@rrod: Just follow these steps:

  1. install the nvidia-driver pkg (running pkg info | grep nvidia should list it if it is installed. pkg search is used for searching the remote repository - not your locally installed packages)
  2. Edit /etc/rc.conf and add these two lines:

This will load the nvidia and nvidia-modesetting kernel modules on next boot.

  1. Reboot the system: shutdown -r now or use the graphical interface
  2. On the login screen - click on the lower-right “system” button and click the option to change your graphical driver. That should let you pick the “nvidia” driver for your system and continue on.


@mer It’s a desktop with an extra card. I don’t know why the intel card was not turned off, but that was the Problem. Very thanks for this Tip :slight_smile:
Now I’ve installed TrueOS with nvidia only and the card is detected in Installer.
Than i follow the steps witch beanpole135 wrote, but this crash the system after step 3: rc.cong error and read only fs…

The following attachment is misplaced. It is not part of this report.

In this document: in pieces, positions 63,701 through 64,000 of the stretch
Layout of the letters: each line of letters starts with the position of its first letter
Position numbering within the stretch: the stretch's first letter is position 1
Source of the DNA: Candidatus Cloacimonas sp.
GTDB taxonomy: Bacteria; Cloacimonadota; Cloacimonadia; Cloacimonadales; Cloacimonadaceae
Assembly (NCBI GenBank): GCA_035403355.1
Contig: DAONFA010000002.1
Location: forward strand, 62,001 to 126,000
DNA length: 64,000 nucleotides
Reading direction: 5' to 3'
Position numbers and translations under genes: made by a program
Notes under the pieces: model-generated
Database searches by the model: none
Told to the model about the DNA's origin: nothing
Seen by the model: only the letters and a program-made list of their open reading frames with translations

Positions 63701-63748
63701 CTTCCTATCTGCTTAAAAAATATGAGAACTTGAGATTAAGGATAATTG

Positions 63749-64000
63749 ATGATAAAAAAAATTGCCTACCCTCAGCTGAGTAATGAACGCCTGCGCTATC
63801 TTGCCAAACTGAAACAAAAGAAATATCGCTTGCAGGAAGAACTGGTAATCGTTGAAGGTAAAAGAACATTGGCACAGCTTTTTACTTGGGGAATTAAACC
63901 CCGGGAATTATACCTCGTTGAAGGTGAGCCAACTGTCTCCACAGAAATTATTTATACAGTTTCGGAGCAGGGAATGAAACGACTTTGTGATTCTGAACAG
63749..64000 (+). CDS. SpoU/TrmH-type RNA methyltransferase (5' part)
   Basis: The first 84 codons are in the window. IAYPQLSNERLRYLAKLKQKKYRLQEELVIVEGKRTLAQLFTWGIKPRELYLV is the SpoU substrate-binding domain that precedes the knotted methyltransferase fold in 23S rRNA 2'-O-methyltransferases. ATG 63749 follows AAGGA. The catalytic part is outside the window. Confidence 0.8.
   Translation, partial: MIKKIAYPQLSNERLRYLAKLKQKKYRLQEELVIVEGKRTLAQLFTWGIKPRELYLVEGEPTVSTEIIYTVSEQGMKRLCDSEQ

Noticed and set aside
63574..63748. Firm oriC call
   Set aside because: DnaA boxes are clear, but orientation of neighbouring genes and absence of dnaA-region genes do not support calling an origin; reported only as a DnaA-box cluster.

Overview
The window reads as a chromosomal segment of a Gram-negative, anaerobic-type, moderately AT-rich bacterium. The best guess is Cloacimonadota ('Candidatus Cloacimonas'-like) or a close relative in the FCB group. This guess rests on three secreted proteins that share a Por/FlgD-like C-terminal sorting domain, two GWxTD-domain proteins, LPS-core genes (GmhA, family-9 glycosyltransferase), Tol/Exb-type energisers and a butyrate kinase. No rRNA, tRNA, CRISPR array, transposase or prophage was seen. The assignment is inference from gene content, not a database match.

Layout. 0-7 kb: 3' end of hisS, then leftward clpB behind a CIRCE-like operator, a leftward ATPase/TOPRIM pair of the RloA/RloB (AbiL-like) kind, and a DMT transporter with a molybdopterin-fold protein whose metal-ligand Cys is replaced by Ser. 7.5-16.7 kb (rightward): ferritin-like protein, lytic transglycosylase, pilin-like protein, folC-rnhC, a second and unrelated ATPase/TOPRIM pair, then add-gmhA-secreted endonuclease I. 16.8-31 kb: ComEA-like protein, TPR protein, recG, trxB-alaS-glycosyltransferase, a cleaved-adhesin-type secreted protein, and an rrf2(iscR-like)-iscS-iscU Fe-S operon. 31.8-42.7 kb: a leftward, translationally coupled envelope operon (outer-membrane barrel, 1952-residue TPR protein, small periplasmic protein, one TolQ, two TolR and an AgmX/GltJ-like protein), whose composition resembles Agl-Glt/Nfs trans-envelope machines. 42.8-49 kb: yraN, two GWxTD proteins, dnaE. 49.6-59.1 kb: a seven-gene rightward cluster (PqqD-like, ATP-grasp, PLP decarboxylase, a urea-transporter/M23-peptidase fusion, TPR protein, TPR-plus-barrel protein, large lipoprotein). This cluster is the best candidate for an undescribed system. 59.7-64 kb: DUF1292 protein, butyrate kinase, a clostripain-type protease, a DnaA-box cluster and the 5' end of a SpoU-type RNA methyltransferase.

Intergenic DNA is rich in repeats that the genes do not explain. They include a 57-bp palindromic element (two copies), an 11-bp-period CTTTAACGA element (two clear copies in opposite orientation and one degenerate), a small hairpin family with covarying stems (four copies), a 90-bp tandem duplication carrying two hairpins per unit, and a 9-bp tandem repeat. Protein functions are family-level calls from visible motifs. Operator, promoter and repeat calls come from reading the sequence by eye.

What is the right way to activate the nvidia-driver?


Well, two steps forward, one step back :slight_smile: If the nvidia is detected in the installer, it should have done the right things like putting the nvidia lines in rc.conf for you.
editing /etc/rc.conf you have to either sudo or su to write it
output of grep -i nvidia /etc/rc.conf lets make sure there’s only one there
output of kldstat | grep -i nvidia (that will show us what modules are loaded)
Is there an /etc/X11/xorg.conf?


@mer I wrote sudo nano /etc/rc.conf for editing.